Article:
August 16, 2017
The conditions into which children are born and grow up have a major influence on their overall health.
For decades, the clinical and public health experts at Lurie Children's have worked beyond the walls of the hospital to improve the health of children and adolescents. Researching barriers to optimal child health and partnering with community and philanthropic partners to develop and implement interventions, the hospital's programs focus on under-resourced areas of Chicago and extend more broadly to children throughout the metro area and state.
Now, for the first time, these programs are coordinated under an initiative designed to maximize their collective impact, called Lurie Children's Healthy Communities. Healthy Communities builds on Lurie Children's experts' successful public health outreach and will address priority areas such as access to care, social determinants of health, violence-related injury and mortality, and mental health as identified in Lurie Children's 2017-19 Community Health Needs Assessment.
"A third of our patients come from under-resourced Chicago neighborhoods in which children lack access to opportunities," says Patrick M. Magoon, President and CEO of Lurie Children's. "The Healthy Communities team will help us strengthen our commitment to improving child health with a particular focus on these communities. This work aligns with our central mission: to help achieve healthier futures for every child."
Public health outreach programs that have grown from Lurie Children's include the Consortium to Lower Obesity in Chicago Children (CLOCC); Strengthening Chicago's Youth (SCY), which recently launched the Juvenile Justice Collaborative to provide young offenders with an alternative to incarceration; and injury prevention work including window fall prevention and home safety education.
Through its Center for Childhood Resilience, Lurie Children's has worked with public school systems for years to provide access to mental health services for youth struggling with emotional issues, training more than 2,300 teachers and social workers in 2016 alone.
Particularly valuable in a year marked by unprecedented violence in Chicago is the Bounce Back program, which works with educators and school-based clinicians to identify children affected by trauma to help them heal and become more resilient.
"Hospitals are becoming anchor institutions, especially for communities with few resources," says Karen Sheehan, MD, MPH, recently named the Medical Director of Healthy Communities and head of the hospital's Injury Prevention and Research Center. "We have a real opportunity to improve the health of populations while reducing hospital admissions, costs and family stress."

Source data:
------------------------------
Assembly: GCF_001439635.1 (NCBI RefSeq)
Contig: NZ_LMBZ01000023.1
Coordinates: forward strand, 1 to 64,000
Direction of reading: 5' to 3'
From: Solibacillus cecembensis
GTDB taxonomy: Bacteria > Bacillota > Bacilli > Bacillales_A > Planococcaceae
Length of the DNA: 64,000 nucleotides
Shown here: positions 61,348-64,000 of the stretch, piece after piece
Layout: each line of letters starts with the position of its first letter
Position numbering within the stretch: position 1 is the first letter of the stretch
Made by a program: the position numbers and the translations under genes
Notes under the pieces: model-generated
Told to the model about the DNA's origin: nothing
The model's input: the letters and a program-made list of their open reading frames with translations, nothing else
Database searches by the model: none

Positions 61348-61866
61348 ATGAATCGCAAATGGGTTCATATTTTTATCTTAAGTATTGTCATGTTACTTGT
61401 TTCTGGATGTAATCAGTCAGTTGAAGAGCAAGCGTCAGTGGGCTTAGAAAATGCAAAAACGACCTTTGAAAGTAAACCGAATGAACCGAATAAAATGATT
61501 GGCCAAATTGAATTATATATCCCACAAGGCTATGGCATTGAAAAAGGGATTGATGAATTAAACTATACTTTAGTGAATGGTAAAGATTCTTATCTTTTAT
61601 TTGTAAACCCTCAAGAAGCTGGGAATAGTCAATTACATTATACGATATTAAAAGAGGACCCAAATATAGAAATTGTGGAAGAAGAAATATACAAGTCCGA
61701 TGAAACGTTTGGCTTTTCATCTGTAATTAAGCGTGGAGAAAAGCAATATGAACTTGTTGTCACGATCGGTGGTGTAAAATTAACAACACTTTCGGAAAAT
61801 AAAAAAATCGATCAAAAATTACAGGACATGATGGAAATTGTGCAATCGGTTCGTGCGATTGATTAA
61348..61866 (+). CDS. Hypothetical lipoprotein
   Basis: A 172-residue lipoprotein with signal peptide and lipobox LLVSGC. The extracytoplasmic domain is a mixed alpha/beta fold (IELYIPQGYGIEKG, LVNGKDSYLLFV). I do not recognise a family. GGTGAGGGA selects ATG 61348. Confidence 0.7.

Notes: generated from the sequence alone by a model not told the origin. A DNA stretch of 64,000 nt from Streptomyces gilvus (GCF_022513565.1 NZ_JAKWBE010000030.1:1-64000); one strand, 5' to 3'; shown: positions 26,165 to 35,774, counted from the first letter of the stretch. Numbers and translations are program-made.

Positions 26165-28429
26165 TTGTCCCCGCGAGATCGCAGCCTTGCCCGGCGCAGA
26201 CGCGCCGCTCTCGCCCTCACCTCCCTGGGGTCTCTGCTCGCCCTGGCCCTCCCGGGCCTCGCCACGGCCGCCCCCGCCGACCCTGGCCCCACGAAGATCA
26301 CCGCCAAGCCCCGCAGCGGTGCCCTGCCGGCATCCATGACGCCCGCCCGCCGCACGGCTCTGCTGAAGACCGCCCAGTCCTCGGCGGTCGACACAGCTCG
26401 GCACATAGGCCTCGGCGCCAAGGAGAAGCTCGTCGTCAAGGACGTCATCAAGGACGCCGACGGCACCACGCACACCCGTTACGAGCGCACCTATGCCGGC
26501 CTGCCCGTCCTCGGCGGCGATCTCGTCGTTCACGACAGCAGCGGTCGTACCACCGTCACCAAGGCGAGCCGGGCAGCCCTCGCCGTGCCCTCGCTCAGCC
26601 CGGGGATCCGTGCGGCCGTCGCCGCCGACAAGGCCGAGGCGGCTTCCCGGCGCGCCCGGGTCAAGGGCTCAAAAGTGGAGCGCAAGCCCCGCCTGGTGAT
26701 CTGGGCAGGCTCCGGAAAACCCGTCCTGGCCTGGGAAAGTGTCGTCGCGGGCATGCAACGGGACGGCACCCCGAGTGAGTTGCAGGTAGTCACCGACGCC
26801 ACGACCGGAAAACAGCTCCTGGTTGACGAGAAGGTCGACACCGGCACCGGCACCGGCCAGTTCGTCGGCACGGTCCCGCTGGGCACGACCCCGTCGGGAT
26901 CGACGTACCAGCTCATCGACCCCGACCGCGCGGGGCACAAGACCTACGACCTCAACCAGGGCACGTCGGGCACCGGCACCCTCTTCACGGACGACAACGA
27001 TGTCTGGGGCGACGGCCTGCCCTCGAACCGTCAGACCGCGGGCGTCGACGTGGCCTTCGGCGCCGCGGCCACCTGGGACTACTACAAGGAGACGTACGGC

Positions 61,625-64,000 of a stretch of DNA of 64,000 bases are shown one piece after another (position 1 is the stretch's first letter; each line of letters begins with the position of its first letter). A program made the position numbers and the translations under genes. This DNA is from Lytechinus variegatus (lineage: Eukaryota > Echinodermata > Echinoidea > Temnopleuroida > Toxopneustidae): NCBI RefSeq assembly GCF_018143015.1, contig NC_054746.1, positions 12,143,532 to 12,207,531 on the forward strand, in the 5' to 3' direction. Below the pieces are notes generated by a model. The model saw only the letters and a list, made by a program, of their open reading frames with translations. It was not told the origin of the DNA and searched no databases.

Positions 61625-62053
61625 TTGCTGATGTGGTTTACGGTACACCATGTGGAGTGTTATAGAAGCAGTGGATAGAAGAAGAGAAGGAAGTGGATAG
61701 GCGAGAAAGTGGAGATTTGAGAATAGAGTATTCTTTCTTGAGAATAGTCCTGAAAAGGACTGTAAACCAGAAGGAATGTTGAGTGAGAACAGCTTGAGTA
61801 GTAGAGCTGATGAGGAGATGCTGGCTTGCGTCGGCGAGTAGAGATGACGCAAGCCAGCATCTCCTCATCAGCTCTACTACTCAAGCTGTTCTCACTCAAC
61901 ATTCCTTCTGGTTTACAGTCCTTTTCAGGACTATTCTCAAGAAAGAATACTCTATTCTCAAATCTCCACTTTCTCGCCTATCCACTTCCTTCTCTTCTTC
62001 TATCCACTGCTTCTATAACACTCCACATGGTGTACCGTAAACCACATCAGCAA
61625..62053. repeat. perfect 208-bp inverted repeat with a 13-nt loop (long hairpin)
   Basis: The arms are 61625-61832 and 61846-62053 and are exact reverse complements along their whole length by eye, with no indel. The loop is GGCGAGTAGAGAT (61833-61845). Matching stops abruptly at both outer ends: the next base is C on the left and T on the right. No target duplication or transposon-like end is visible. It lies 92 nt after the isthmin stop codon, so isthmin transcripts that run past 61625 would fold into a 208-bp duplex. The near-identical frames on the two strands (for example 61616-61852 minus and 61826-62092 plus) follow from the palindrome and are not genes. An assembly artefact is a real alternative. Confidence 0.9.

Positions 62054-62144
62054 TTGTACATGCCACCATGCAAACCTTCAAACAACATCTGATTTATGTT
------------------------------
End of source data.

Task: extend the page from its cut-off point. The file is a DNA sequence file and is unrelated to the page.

Every three years, the hospital conducts a Community Health Needs Assessment, which serves as a starting point for the hospital to prioritize the community health needs that it will address in the years ahead.
"The first two priorities listed in the assessment are the social determinants of health and access to care," says Matthew Davis, MD, MAPP, the A Todd Davis, MD, Professor and Division Head of Academic General Pediatrics and Primary Care. "We must be able to address the root social causes of children's health problems, such as poverty and hunger, and ensure all children have access to quality care if we want to see real and lasting improvement in the health of Chicago's children and adolescents."
Dr. Davis also points to the need to tap the hospital's expertise to respond to community health needs as they arise, such as the You are Not Alone program. Funded by generous donors, the program provides mental health resources to clinicians, educators and professionals who are addressing anxiety and depression in marginalized youth and families, including immigrant and LGBTQ populations.
Through existing programs and increased responsiveness to the needs of the community, Lurie Children's aims to improve the health of children in Chicago by better aligning and integrating public health initiatives, policy, research and clinical care.
Much of the research supporting Lurie Children's work on community health comes out of the Mary Ann and J. Milburn Smith Child Health Research Program within the Stanley Manne Children's Research Institute at Lurie Children's, which was established in 2001 with a generous gift from Mrs. Smith in memory of her late husband.
The Smith Child Health Research Program conducts clinical, community and population-based research to identify factors that impact children's health. The program then partners with communities and policymakers to translate research findings into meaningful clinical and public health interventions and policy.
This article originally appeared in the Summer 2017 issue of Heroes magazine.